Planting doubles of the same tree?

Discussion in 'Maples' started by Connor Sullivan, Apr 19, 2024.

  1. Connor Sullivan

    Connor Sullivan Well-Known Member

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    I was wondering what everyones take on planting 2 of the same cultivar next to each other is?

    Has another done this in their yards?

    I have a new location that opened up, fair amount of afternoon sun. I just found another Moonrise, it was a big 5 gallon and the price was right... I just couldn't say no. This location will also act as a privacy screen for my neighbors.

    None of my other trees in pots would fit this location, since they are true shade lovers. I'm giving my big Pixie to a friend for his yard... I have a big Sensu but it has some flaking bark disease near the graft that worries me, I don't want to plant something that will eventually die.

    So the question is should I plant 2 Moonrises next to each other?! 8ft spacing.
     
  2. 0soyoung

    0soyoung Rising Contributor

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    I find it hard to believe that anyone has enough landscape space for planting duplicates (not that there is anything wrong with that)!!

    Personally, I do like clumps, but maybe this doesn't work out for you (in which case you should properly space them apart).


    btw, in bonsai I do think there is nothing worse than having just one as it makes me afraid that "if I do that" I might have none. Nevertheless, since they are in pots it is easy to put like kinds together or apart according to the whims of how I feel at the moment. You might set the new one next to the old one for a while before you commit. If you like it, you can plant just about anytime (but I suggest doing it when new growth is not extending)
     
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  3. Acerholic

    Acerholic Paragon of Plants Forums Moderator VCBF Cherry Scout Maple Society

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    Absolutely, Why Not.. It's your garden and all of us like different layouts. In my garden I placed reds near each other when I know others wouldn't.
    The only thing I would say is 3 looks nicer than 2 IMO.
     
  4. GardenCycles

    GardenCycles Active Member Maple Society

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    Gardening is an art in many ways and art is in the eye of the beholder. Worse thing can happen is you don't like it where it is and you dig one of your trees up and move it. That being said I tend to plant my maples and conifers as specimens and use perennials and flowering shrubs in small groupings between the specimens to tie it all together. I love spotting yellow foliage in different parts of the garden also.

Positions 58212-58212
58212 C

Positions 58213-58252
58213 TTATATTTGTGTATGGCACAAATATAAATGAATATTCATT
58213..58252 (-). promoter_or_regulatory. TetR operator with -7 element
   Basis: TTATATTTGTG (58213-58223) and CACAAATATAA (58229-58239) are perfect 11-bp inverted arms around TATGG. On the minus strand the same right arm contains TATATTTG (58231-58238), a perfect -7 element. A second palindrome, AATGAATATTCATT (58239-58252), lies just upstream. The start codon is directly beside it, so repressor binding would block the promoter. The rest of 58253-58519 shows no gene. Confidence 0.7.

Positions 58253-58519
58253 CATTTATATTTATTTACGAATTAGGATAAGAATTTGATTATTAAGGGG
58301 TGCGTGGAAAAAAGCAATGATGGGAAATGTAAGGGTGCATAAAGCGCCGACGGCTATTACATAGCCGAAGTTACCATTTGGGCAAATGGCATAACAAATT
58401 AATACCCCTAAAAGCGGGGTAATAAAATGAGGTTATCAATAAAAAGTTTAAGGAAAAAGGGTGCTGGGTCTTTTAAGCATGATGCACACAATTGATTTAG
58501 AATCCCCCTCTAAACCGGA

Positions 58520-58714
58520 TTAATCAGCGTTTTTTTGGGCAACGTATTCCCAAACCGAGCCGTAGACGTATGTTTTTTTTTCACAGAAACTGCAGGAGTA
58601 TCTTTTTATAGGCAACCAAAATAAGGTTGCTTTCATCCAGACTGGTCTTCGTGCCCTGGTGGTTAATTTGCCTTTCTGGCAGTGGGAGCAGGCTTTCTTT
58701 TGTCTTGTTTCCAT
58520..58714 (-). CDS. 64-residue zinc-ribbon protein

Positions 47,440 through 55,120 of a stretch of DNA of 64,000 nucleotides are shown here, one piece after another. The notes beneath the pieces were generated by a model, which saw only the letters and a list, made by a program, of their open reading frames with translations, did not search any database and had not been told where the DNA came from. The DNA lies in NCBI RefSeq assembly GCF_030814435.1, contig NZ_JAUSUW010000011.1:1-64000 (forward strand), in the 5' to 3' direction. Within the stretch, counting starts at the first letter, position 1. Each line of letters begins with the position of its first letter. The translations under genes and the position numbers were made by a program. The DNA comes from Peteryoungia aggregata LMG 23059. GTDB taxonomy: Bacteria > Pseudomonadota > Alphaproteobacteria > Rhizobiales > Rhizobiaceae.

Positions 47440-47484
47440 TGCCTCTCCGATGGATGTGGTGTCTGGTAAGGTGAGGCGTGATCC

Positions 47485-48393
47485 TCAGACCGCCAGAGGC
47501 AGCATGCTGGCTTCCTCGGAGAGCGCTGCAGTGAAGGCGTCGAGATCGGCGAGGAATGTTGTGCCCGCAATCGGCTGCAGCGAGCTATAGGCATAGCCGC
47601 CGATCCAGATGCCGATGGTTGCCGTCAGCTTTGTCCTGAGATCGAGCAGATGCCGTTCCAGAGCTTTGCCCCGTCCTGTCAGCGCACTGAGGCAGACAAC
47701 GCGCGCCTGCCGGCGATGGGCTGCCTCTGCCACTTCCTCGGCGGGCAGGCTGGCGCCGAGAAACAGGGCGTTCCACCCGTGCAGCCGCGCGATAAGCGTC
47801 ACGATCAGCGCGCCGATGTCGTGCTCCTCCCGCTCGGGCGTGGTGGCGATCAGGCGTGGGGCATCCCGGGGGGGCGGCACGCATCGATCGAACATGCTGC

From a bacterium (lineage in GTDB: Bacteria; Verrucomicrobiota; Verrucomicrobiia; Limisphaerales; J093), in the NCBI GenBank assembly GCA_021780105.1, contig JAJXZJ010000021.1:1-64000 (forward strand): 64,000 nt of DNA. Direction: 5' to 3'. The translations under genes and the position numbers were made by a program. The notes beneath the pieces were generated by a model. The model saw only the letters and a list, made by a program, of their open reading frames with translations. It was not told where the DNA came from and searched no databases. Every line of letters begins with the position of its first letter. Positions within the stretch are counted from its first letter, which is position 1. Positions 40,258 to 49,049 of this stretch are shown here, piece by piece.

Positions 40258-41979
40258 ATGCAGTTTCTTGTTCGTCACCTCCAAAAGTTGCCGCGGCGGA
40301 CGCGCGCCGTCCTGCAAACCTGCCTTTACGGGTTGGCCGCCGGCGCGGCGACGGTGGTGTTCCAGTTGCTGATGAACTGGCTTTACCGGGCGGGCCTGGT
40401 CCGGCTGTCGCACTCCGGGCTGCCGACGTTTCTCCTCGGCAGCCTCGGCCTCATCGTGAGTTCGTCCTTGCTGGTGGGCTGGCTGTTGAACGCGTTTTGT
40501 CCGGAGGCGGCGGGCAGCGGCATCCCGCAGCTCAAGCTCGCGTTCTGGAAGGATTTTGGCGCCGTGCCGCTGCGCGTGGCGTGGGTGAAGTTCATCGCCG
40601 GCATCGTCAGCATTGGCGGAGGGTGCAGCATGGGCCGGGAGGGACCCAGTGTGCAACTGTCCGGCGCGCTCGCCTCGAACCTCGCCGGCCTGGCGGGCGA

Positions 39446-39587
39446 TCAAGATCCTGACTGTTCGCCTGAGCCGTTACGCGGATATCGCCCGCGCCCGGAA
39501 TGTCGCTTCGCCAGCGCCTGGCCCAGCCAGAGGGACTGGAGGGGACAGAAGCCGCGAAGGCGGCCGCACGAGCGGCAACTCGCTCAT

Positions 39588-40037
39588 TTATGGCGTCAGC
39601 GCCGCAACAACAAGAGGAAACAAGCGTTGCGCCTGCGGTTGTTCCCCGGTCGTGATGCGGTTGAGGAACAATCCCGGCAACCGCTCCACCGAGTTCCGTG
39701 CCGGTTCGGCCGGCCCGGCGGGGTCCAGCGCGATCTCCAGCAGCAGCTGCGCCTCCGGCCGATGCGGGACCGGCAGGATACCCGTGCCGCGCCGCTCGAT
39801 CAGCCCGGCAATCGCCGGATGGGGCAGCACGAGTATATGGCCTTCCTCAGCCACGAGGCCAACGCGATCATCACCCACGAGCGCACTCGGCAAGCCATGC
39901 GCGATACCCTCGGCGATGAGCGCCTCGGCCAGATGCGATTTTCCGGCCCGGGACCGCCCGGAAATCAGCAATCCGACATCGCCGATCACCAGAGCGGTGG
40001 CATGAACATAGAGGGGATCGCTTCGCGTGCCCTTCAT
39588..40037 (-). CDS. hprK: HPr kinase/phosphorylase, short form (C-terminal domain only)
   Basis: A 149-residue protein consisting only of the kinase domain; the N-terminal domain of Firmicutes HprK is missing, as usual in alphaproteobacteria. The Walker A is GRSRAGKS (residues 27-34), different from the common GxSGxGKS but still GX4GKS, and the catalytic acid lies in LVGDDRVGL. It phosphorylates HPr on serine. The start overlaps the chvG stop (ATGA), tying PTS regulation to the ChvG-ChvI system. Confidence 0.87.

5. Acerholic

    Acerholic Paragon of Plants Forums Moderator VCBF Cherry Scout Maple Society

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    EXACTLY!!!
     
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  6. Connor Sullivan

    Connor Sullivan Well-Known Member

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    Thank you both for your input!

    I think I'll just go ahead and move forward with this idea. I cruised around to 3 local garden centers today and they were packed with maples. Real cool collector stuff too, I was pretty blown away. But the Moonrise was the catch of the day, there were some Autumn Moons today too, nice price and size too... I fell in love with Acer pseudoplatanus Brilliantissimum today.. sadly it was being held.

    Here the Moonrise I scored and the location. Please excuse the weeds...

    Screen Shot 2024-04-20 at 5.57.32 AM.png Screen Shot 2024-04-20 at 5.57.45 AM.png
     
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  7. emery

    emery Renowned Contributor Maple Society 10 Years

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    I often plant more than one of the same plant together. Have a cluster of 3 Amur maples, another of two, 2 diabolicums in a cluster, 3 sinopurpurascens, etc. I have several doubles of dissectuns that, when they get to size, will be planted together.

    Massed plantings make a big visual statement, but it's true, you need to have the room for it. -E
     
  8. AlainK

    AlainK Renowned Contributor Forums Moderator Maple Society 10 Years

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    Ha ha ha !...

    jardin_240421c.jpg

    I'm a member of, say a group of citizens, that work to find ways to make our world better, preserve, rehabilitate our environment.

    "Weeds" host lots of insects, that are food for birds, etc.

    My garden is not a golf-course, it's wild and even if I'd like to repair my lawn-mower, it's OK with me actually.
    The birds sing when the sun rises, the bees hum when the flowers open their petals, I can smell the prefumes of the "weeds" in the morning, or in the afternoon.

    You've probably heard that when I was a child, my dad would stop every hundred mile to wipe the windscreen, because there were so many insects that had crashed on it.

    Now you can drive 500 miles without having to wash the windscreen. Weird, isn't it ?...

    I can hear the birds singing when I open the window. And that's a good feeling...
     
  9. Connor Sullivan

    Connor Sullivan Well-Known Member

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    I've noticed this too! I'm a wedding DJ, so I drive all around Oregon in the summer DJing different venues. Not a good thing to have our pollinators/food source for wildlife missing in such large numbers. :(
     
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